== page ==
The typical turkey gracing holiday tables this season is a modern, white-feathered bird.
Yet, many cooks are interested in serving heritage turkeys instead. That interest is the cornerstone of a research project by Paul Patterson, a Penn State poultry science professor, and Arianna Ferguson, a Penn State Millennium Scholar.
“We were looking at new ways to raise these organic birds to meet the all-new demand for them,” Ferguson said.
The project evaluated the performance of heritage turkeys using natural feedstuffs. The study is not complete, but the initial results look promising.
Patterson set up the trial to target the holiday sales period. He met Ferguson after she was selected for the Millennium Scholars Program, which requires her to conduct research as part of her scholarship.
Ferguson also applied for additional funds from the undergraduate research program.
Patterson said there are not a lot of studies evaluating the feed intake and performance of heritage- breed turkeys.
Their study focuses on the performance of Artisan Gold turkeys in a trial with six pens of turkeys.
Three pens were given a commercial feed. The other three pens were fed a ration that included natural feedstuffs.
The feed mix was designed to encourage the birds to consume the natural feedstuffs, such as earthworms, black soldier fly larva, mushrooms, alfalfa pellets, berries and nuts.
To determine their feed conversion, the birds were weighed weekly and their feed intake was measured.
Tracey Coulter, a forester with the Pennsylvania Department of Conservation and Natural Resources, helped find the natural feedstuffs for the turkeys.
“We noticed over the weeks of the trial, the birds on the natural treatment tended to be eating a bit more than the control,” Ferguson said. “Not a significant amount, but it’s something we have noticed.”
She is still working up the statistical analysis for the study to verify her observations.
The birds really liked the blueberries, Patterson said. “There are some of the foods that we have given them that they really like and others that they are less keen on and we’ve seen a lot less consumption on.”
Juneberries were not popular, and the turkeys tended to play with the nuts instead of eating them.
The trial started in the summer. The hens will be processed around Dec. 4 at about 16 weeks of age, and the toms around Dec. 15.
The birds will be parted out so Penn State’s meat labs. Ferguson and Patterson will compare the yields of the parts as well as the total.
Ferguson continues to crunch the numbers to determine whether there are differences between the two groups of birds.
To date, the birds on the natural-feed diet have tended to weigh more than those in the control group, but the real test will be in a later study when the birds are moved to an outside setting.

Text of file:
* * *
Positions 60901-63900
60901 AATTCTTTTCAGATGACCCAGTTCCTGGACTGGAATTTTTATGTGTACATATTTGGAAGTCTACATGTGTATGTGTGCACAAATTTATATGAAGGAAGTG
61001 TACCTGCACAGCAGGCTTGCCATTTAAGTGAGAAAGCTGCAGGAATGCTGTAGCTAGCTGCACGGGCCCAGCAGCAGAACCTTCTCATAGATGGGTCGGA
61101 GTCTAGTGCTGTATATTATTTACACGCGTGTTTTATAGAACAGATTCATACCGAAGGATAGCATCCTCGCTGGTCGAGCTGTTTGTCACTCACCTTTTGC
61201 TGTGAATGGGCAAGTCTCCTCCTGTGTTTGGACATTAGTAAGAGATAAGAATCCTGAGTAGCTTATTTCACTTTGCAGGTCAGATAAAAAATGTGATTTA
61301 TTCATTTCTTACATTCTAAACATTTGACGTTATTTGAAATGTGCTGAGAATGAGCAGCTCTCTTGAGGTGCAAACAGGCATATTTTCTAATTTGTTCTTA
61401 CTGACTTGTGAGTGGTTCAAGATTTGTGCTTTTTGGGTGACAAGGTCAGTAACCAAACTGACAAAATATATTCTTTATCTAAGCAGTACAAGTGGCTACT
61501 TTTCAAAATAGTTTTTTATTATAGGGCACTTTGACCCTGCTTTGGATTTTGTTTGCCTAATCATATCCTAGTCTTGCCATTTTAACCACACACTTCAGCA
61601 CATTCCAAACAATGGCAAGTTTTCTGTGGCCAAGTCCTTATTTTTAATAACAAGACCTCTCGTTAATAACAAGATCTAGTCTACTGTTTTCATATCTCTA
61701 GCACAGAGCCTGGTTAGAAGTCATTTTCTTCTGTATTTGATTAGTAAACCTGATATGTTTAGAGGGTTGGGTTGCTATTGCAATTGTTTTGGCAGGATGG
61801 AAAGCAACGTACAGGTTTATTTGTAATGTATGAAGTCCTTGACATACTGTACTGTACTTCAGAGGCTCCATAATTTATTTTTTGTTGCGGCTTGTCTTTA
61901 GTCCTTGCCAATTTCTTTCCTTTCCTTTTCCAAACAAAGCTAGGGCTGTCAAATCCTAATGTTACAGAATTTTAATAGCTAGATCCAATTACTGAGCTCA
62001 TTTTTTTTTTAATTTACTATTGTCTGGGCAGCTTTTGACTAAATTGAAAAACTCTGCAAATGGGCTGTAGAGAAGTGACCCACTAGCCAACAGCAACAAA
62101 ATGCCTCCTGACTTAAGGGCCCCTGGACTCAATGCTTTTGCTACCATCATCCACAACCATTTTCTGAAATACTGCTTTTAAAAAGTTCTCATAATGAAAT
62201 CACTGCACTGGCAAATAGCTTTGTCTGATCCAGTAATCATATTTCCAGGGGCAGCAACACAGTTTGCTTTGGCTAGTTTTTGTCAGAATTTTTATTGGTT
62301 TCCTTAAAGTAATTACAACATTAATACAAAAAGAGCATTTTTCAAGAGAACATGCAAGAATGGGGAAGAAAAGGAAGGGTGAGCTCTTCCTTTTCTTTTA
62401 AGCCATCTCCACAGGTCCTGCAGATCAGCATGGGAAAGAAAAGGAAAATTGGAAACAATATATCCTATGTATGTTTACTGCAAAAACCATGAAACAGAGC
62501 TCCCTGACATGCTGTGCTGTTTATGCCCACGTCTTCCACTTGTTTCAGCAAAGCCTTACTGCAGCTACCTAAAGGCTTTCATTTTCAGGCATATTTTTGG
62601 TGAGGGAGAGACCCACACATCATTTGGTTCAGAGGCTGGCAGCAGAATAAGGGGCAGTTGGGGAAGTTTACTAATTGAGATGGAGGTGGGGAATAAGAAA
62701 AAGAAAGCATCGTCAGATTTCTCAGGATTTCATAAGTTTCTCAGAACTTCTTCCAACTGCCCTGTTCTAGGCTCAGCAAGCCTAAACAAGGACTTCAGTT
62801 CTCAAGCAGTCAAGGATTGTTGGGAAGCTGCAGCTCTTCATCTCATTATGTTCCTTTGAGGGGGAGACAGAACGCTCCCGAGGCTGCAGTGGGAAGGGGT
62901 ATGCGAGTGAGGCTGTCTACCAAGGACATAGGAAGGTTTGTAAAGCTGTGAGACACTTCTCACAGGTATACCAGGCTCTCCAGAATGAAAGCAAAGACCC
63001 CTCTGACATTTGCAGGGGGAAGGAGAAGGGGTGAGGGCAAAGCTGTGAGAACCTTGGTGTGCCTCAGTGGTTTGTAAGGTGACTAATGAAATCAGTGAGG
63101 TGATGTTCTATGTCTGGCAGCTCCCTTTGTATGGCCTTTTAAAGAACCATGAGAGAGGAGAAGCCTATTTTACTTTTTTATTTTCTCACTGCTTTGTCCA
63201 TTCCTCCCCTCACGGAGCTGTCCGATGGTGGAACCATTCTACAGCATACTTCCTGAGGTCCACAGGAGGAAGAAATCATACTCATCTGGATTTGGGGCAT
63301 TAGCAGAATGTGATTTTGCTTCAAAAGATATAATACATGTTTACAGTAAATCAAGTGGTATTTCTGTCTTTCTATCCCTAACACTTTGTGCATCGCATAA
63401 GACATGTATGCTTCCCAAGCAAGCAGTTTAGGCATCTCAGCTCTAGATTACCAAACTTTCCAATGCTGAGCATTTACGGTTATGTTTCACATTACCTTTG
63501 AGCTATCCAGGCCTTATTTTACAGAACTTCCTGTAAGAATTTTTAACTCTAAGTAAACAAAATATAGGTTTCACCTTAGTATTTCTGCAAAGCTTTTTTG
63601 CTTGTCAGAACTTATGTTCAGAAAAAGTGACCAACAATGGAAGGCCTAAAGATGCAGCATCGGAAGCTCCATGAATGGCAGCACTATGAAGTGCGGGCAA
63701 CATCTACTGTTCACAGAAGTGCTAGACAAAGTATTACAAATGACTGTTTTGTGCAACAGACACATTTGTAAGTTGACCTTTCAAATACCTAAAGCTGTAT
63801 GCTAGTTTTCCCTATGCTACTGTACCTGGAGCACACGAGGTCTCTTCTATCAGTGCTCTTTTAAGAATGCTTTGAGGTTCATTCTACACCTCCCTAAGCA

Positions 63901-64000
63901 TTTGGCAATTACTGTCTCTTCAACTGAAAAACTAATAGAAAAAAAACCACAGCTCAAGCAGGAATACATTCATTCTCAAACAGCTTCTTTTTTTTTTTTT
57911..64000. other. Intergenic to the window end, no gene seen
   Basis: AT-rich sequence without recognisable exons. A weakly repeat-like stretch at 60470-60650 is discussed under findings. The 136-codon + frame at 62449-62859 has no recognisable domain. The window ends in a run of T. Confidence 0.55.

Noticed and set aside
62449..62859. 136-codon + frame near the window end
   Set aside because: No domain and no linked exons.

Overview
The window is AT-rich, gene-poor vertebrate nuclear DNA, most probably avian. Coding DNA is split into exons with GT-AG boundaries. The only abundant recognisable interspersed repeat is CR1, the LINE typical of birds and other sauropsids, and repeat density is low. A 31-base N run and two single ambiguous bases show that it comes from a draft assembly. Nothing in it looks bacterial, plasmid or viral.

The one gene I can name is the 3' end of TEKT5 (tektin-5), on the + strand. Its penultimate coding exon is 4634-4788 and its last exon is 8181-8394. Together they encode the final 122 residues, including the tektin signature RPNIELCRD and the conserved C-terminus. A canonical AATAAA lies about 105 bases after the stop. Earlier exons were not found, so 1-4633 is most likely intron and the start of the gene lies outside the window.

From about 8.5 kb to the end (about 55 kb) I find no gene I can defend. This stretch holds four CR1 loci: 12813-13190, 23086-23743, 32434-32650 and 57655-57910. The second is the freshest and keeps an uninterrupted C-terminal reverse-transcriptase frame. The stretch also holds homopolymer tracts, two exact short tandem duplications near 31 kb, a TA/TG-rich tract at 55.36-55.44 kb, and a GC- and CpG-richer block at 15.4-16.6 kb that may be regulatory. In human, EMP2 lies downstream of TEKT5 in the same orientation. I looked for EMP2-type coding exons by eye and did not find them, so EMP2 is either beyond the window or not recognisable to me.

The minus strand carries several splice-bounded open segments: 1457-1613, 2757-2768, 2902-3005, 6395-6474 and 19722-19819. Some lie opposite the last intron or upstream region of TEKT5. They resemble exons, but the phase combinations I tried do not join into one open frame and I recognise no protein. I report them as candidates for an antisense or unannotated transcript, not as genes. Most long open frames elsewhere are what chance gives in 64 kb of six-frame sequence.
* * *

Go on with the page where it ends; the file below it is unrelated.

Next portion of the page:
In a silvopasture system, the poultry would be able to eat natural feedstuffs as they find them instead of the natural feed being provided next to manufactured turkey feed.
Patterson said he has a cooperator who is willing to provide the land to set up the next phase of the study.
They will plant berry shrubs, nut trees and forages there this spring to prepare the site for a future set of birds.
Patterson said a silvopasture turkey system has potential. All of the natural feedstuffs are grown in Pennsylvania.
“I think there are a lot of places this could work,” he said. It’s a system designed for a high value market and could be scaled up or down to fit a farmer’s preferences.
“As we have looked into this marketplace, I am shocked at the prices people are getting for these heritage birds,” Patterson said.
Heritage turkeys are in peak demand for the holiday season but taper off the rest of the year. The study is following that demand curve as well as the natural succession of plants available on pasture.
Ferguson will present her findings in January at the International Poultry Expo in Atlanta.
“I am pretty new to birds, so this is all interesting to me,” she said.
Turkeys were not Ferguson’s first pick when she started the scholar program. However, she’s discovered that it’s an interesting field, even if you come from the Philadelphia suburbs.
“This is a very good learning experience,” she said, and she’d like to see something grow out of the project for other city kids.
“A lot of us don’t know where our food is coming from and where the term organic bird or naturalized bird is really coming from,” Ferguson said.
Although the turkeys did perform well in Ferguson’s project, bird behavior will be different in a silvopasture system.
“I think they will be challenged in a wild setting,” Patterson said. “Birds really preferred the commercial feed. They are going to have to be motivated to seek out and consume these other feedstuffs.”